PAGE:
“Children are the future of our nation. Let’s show respect for children. Children who grow up with ridicule and contempt from others will become people who disrespect others, while children who grow up with respect from others will become people who respect others in turn.”
– Bang Jeong-hwan (방정환)
Children’s Day, or Eorininal (어린이날), is celebrated in Korea on the 5th of May every year. It is a public holiday observed since 1922. Korea sets this date to celebrate children’s happiness and to remind each citizen that the day should be commemorated to promote children’s general welfare and protection. It is also a way to instill in them a sense of patriotism and national pride.
It is viewed by Korean children in a similar manner as Christmas is viewed by many children in the rest of the world — as a time for gifts and fun. During this day, parents shower their kids with gifts ranging from toys to money. Together with the presents, they also spend time with them by visiting amusements parks, zoos, museums and other places which are children-oriented. In some areas, various cultural programs are also held for both the parents’ and children’s enjoyment.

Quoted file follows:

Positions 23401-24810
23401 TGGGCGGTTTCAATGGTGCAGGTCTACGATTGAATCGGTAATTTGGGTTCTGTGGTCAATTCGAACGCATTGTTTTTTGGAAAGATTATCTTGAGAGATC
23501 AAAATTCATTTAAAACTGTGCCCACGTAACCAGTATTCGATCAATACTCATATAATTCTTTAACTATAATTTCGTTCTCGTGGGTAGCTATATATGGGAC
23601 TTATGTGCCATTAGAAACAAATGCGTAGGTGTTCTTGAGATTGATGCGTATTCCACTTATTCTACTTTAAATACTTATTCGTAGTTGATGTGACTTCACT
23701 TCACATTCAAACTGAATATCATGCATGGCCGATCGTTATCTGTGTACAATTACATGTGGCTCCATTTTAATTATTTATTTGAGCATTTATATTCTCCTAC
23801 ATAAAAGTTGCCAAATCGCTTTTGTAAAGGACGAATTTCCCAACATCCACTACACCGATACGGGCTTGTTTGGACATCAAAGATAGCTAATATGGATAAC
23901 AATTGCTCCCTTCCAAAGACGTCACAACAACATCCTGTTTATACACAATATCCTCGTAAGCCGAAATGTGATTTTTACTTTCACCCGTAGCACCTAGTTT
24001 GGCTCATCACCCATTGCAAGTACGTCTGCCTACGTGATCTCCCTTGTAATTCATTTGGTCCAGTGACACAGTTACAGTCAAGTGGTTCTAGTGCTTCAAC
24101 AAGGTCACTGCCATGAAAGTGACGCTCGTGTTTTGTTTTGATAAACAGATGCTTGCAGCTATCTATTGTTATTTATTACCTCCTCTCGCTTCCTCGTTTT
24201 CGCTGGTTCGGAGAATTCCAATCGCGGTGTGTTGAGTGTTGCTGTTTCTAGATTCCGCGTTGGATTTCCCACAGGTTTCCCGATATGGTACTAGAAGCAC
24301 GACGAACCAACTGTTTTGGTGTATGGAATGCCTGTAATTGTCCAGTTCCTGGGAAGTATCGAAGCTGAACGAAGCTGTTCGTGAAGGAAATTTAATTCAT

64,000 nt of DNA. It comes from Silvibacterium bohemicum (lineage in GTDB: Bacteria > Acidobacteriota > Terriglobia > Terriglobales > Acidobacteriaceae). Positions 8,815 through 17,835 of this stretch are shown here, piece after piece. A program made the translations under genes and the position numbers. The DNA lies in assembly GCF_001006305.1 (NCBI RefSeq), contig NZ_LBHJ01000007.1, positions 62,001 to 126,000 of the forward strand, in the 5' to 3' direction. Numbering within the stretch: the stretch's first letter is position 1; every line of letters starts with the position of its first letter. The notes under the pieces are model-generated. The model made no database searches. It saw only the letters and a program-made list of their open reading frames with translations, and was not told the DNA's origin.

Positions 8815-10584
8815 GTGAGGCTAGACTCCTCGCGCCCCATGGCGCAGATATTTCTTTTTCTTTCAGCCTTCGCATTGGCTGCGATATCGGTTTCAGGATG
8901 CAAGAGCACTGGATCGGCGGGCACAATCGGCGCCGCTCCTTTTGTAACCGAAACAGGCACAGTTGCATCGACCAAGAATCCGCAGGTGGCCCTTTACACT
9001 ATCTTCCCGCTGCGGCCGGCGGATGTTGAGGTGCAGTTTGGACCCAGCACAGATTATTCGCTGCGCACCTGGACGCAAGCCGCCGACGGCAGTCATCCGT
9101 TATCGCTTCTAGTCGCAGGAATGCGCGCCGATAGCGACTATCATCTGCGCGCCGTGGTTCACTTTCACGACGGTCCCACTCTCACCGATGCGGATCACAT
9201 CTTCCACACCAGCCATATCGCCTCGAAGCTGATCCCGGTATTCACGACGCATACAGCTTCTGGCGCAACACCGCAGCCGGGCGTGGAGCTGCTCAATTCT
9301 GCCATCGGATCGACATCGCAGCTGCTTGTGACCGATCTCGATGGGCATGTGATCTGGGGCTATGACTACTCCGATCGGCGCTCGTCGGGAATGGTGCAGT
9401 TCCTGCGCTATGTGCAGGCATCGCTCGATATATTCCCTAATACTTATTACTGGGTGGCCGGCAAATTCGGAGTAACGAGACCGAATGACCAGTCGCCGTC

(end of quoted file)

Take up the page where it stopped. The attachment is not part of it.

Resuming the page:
Children’s Day actually started through the hard work of Bang Jeong-hwan (방정환), a pioneer of Korean juvenile literature and a children’s rights activist. His purpose for the holiday was to promote love, care and respect for the youth because they are the future of the country.
In 1922, Bang Jeong-hwan with a group of Korean students and social leaders came up with the idea of celebrating a holiday that would focus on promoting and improving the social status of Korean children. The first Children’s Day was celebrated on May 1, 1923. Until 1939, Japanese authorities based in Seoul tried to ban the celebrations. After independence in 1945, the holiday was revived. In 1961, it was pushed to May 5 and was officially registered as a holiday in 1970.
Children’s Day not only focuses on celebrating the dignity of children and highlighting their need for care, love, and respect, but also honors adults who contribute to improving the children’s lives.
It would be great if we also have this kind of holiday in the Philippines, don’t you think so?
Credits: anydayguide.com, wikipedia.com, dodoland.com, 90daykorean.com, aglobalworld.com, teacherspage.com
Written by Krew Member: Miao Canlas